June 8 (Bloomberg) -- New Hampshire’s Republican-led legislature cleared a bill to withdraw the state from the U.S. Northeast’s carbon-trading market, a proposal that may be vetoed by Governor John Lynch.
The legislature passed a shoreland protection bill today with an amendment that would pull New Hampshire out of the 10-state Regional Greenhouse Gas Initiative, Carole Alfano, a spokeswoman for Senate Majority Leader Jeb Bradley, said in an e-mail.
Lynch, a Democrat, opposes the measure, spokesman Colin Manning said today. Lynch “won’t support something that would pull New Hampshire” from the carbon market, Manning said.
The cap-and-trade program forces power plants to buy pollution allowances for the carbon dioxide released from their smokestacks. New Jersey Republican Governor Chris Christie said May 26 his state will exit the program by the end of this year.
The Senate voted 14-9 today to pass the bill, Alfano said. At least 16 Senate votes are needed to override a veto, she said. The shoreland protection bill with the cap-and-trade repeal was approved by the state House of Representatives by voice vote on June 1.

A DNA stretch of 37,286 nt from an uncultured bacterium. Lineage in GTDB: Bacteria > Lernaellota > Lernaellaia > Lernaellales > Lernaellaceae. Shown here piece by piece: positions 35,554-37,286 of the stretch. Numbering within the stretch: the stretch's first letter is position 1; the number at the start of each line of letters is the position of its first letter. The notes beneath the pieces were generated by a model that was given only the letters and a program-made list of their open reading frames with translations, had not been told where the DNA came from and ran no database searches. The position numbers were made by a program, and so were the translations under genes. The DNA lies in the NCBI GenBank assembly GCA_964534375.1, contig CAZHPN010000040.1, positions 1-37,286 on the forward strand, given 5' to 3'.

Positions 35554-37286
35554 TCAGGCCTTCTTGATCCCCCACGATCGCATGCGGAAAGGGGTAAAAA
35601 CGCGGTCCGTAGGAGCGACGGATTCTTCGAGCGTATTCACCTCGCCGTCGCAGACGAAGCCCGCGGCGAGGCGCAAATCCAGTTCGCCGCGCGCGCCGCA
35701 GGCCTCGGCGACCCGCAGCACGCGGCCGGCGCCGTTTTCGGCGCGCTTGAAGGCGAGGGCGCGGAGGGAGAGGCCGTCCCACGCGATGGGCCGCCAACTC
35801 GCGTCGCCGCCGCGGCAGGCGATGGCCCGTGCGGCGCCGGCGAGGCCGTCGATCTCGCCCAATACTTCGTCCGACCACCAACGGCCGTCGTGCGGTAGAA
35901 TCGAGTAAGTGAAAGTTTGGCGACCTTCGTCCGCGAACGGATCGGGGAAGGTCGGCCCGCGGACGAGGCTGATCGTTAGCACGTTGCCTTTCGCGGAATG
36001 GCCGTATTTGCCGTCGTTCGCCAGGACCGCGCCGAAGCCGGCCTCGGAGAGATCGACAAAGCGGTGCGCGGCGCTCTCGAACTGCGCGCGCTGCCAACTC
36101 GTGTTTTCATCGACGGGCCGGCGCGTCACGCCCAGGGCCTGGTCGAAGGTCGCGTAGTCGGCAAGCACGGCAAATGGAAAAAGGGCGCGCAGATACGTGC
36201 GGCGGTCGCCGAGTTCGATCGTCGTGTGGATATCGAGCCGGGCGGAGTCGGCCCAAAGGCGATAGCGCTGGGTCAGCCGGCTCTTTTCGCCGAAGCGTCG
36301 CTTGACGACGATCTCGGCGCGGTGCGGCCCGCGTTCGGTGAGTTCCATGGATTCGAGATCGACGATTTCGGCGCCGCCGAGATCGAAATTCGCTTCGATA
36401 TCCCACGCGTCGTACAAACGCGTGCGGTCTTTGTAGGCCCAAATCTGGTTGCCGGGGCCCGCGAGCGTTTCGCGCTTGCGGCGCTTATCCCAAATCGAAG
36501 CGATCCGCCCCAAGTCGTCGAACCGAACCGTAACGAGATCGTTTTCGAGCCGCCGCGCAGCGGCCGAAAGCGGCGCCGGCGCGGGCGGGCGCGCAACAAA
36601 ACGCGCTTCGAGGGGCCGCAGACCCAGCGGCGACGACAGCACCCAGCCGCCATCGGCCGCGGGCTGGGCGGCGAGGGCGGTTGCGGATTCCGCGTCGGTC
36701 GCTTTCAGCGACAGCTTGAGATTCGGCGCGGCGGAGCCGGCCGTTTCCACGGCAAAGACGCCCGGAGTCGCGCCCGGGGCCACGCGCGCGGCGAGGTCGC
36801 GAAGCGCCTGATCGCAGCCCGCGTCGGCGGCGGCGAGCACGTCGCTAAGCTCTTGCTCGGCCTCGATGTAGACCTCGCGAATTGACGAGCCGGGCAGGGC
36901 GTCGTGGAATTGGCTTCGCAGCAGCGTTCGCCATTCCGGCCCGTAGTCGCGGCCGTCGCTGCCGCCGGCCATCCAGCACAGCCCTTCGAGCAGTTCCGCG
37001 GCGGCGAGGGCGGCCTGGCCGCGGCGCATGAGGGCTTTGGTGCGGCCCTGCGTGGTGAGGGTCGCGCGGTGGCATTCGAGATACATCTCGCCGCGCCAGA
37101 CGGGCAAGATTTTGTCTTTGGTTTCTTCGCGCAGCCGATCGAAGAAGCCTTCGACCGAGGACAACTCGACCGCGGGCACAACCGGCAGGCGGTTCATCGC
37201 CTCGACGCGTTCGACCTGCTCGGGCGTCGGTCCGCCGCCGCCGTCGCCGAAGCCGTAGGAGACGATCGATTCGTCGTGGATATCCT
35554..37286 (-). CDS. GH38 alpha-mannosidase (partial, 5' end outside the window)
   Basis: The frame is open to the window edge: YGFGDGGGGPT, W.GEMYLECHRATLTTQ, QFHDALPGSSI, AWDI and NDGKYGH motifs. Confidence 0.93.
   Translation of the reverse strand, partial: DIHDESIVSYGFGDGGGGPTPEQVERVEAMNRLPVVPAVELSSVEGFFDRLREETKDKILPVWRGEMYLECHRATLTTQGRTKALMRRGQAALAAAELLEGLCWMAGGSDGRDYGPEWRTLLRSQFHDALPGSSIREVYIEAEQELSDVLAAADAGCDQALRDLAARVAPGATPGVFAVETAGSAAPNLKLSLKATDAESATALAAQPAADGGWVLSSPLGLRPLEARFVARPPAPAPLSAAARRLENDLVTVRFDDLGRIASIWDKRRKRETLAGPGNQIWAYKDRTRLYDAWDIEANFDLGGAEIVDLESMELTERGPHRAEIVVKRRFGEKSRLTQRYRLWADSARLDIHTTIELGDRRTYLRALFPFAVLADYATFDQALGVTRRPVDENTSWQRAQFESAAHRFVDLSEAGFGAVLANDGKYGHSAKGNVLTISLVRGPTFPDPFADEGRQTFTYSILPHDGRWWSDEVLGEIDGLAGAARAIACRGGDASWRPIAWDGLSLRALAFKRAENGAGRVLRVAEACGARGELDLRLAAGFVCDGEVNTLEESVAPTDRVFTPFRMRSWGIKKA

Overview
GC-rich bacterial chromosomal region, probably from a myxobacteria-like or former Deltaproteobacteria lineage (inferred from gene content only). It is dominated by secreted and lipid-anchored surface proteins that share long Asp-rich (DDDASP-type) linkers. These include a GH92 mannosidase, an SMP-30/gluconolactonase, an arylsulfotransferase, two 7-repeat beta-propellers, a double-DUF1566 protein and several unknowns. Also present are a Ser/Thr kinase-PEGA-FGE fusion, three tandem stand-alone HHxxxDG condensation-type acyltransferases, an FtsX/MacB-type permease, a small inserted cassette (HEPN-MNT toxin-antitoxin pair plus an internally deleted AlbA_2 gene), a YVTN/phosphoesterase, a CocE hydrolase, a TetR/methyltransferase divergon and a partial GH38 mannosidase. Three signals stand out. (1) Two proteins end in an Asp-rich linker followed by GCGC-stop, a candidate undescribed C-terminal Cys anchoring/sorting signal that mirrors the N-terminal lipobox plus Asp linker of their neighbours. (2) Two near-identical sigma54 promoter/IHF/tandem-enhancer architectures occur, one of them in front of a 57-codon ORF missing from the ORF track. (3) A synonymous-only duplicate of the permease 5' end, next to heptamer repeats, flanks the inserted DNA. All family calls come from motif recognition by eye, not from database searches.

The carbon-trading program includes the six New England states, New Jersey, New York, Delaware and Maryland. Since 2008, they have raised more than $860 million by auctioning carbon-dioxide allowances. Results of the 12th quarterly auction of carbon-dioxide allowances, conducted today, will be released June 10.
Some states, including New Hampshire, used part of the proceeds from the auctions to plug budget holes. Almost two-thirds of the money is set aside for energy-efficiency and renewable-energy projects, according to a Feb. 28 report from the cap-and-trade program.
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